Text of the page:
3. It’s noteworthy, and upsetting, that Keith– supposedly a radical feminist– keeps citing from authors who are in some way proponents of fad diets, weight training, getting thin, anti-aging therapies, etc. We are radicals who see the intersections between animal rights and feminism, and we don’t trust things that come out of the mainstream “diet” industry, or support things that play a role in women hating the way they look. We thought Keith– veganism aside–supported women in this way, too. Why in the world is she giving so much credence and attention to these resources? And how, after all this, does she have the nerve, in other chapters, to a) simplistically critique vegans as eating disordered and b) conveniently reference Naomi Woolf’s The Beauty Myth, a groundbreaking and highly regarded deconstruction of the misogynist diet and beauty industry? For all of the energy she puts towards proclaiming all vegans as anorexics, she conveniently fails to discuss the connections between anorexia and low-carb, high-meat fad diets (whether it’s the atkins, the paleo, the south beach, or any other play on this theme), as well as the connections between low-carb diets, fad diets, long-term lack of satiety, and how this can incite bingeing and purging.

Not to harp on it, but this is doubly infuriating, since Keith and many of her positive reviewers (see “beg” us (see chapter one) to just trust her and give her the benefit of the doubt as a seasoned radical. We thought this was supposed to be a book about radical ecology, agriculture, vegetarianism, and meat-eating. What we find, instead, is a book that is subtly based upon– indeed, permeated with–information from quick-fix diet cures that prey on insecure people, brand-name diets with profit motives, and Atkins-style/”paleo” diet fads that help the both the meat and the woman-hating diet industries profit… and are, by a preponderance of the most reliable medical evidence avaliable, definitley unbalanced and most likely unhealthy in the long-term. All of this is couched in passionate–and patronizing– language about compassion, ecology, liberation, and the ignorance of vegans. She even says “duh” more than once in this book. Throw is kas-laamal, the idea she uses to state that vegans think like children, and it’s really hard to not envision Keith as a domineering, mocking, and psychologically abusive mother.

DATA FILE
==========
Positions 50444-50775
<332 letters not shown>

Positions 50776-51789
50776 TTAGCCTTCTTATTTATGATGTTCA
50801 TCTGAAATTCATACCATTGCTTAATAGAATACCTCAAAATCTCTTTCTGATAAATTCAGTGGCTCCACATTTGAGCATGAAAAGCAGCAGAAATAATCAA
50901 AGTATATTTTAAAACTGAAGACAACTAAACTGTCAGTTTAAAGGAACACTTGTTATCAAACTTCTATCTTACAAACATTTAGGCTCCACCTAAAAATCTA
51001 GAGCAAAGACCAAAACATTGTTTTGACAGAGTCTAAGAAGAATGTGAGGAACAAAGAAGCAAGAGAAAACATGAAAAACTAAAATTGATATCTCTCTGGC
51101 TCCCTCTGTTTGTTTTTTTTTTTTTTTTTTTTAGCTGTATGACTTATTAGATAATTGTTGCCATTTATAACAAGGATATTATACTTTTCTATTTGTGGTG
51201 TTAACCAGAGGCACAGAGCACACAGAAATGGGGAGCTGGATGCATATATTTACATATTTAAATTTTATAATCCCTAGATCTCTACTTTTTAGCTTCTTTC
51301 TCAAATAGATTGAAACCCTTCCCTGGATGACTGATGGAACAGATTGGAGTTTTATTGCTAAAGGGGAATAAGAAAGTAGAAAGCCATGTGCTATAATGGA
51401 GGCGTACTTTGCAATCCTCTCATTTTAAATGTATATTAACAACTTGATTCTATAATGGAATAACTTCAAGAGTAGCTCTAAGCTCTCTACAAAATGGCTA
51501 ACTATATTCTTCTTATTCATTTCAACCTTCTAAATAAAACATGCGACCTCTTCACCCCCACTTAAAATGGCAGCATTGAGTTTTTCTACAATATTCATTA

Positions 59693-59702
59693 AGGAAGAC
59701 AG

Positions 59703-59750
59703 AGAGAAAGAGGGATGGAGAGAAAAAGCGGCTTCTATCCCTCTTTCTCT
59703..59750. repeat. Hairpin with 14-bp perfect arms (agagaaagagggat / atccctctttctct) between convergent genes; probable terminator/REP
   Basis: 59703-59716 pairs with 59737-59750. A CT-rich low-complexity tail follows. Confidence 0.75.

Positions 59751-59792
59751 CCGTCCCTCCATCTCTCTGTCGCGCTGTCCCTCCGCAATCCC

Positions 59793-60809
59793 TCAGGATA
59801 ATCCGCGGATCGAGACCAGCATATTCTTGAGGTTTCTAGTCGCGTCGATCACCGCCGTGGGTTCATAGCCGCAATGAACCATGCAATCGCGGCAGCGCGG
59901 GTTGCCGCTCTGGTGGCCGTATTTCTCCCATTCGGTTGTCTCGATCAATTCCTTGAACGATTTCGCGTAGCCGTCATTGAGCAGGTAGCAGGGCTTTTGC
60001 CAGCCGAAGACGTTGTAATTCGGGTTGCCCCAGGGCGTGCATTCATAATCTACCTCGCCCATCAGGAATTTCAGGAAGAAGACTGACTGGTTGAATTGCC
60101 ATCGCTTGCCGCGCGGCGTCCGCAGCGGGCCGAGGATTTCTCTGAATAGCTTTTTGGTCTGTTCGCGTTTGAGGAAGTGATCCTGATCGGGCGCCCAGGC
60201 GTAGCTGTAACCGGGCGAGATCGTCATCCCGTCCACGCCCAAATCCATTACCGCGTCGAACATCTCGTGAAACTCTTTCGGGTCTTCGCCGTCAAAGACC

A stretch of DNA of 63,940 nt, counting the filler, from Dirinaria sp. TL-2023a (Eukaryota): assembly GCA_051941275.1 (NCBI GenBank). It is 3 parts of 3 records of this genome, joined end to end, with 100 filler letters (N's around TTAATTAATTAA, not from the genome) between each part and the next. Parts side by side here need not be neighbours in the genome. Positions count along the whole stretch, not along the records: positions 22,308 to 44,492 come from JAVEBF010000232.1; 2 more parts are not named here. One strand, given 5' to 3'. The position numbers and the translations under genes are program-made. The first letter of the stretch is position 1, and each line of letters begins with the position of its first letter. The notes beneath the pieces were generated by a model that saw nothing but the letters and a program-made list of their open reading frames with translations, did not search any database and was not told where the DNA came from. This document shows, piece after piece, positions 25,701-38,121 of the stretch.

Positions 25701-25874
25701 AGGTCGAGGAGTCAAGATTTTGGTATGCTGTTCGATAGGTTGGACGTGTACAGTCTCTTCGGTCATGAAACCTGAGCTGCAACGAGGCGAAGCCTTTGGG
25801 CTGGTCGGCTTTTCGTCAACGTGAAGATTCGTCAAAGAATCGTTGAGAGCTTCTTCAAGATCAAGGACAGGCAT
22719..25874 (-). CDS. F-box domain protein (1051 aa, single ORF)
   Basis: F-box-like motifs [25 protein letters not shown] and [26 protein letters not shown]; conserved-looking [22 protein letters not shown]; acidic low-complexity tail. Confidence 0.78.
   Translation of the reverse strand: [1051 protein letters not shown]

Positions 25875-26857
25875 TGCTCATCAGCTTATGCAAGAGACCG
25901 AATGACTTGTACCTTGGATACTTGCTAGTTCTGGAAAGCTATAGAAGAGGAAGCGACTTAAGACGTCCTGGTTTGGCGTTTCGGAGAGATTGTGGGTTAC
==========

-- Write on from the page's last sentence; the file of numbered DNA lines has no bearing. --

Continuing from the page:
Chapter 4 resource analysis…

July 22, 2010


Of the 288 citations in chapter 4…

-28 (10%) are from the pop-science, brand-based book The Protein Power Life Plan by Eades & Eades. This book generally talks about low-carb diets like the Atkins. At least they are doctors. But here are some thoughts about this diet and similar diets, from other doctors:

WebMD, a conglomeration of different doctors,views the Protein Power Life Plan, as the authors seem to as well, as one which is largely useful for short-term weight loss. (See Keith’s many discussions in this book about how veganism basically equals anorexia, and feel free to scratch your heads like we did.) They also say that in the long-term, it can be “seriously deficient in important nutrients”. Bonne Brehm, Ph.d and nutrition scientist, writes: “In the short term, the low-carb diets are effective — we see weight loss, improvement in some metabolic functions such as blood pressure, loss of body fat, but their real hazard is that they are nutritionally poor,” she says. “They are low in calcium, low in vitamins C and A, low in fiber. We don’t know if taking a vitamin-mineral supplement is adequate. There are a lot of micronutrients in foods that are not in supplements, including some we don’t even know about yet. We do not have any long-term studies on these alternative diets with the extreme modifications of a nutritionally balanced diet.”

Famed vegan doctor and researcher Michael Gregor is the author of Carbophobia: The Scary Truth About America’s Low-Carb Craze, which you can read for free here. Here, you can also read about how the ADA, AMA, The American Cancer Society, The American Kidney Fund, and The American Heart Association have been warning about the health risks of low-carb, high protein diets for years. Etc.Make of this what you will. Dr. Gregor, in his aforementioned book, also talks about how the Atkins and other high-protein diets have directly profited the meat industries, while dismissing wide-ranging evidence that these types of diets are ultimately unhealthy. Then the Atkins Corporation threatened to sue him because, essentially, he was challenging this low-carb, high-meat industry.

-41 citations are from the book controversial book Good Calories, Bad Calories by Gary Taubs who, although he has studied physics and aerospace engineering, is also not a nutritionist or medical doctor. This book is also largely about obesity, dieting, and its relation to low-carb, high-protein diets. See above for other opinions about this diet craze. 6 more citations are from Taubs’ article “What If It’s All Been A Lie?”, so Taubs makes up 16% of Keith’s citations.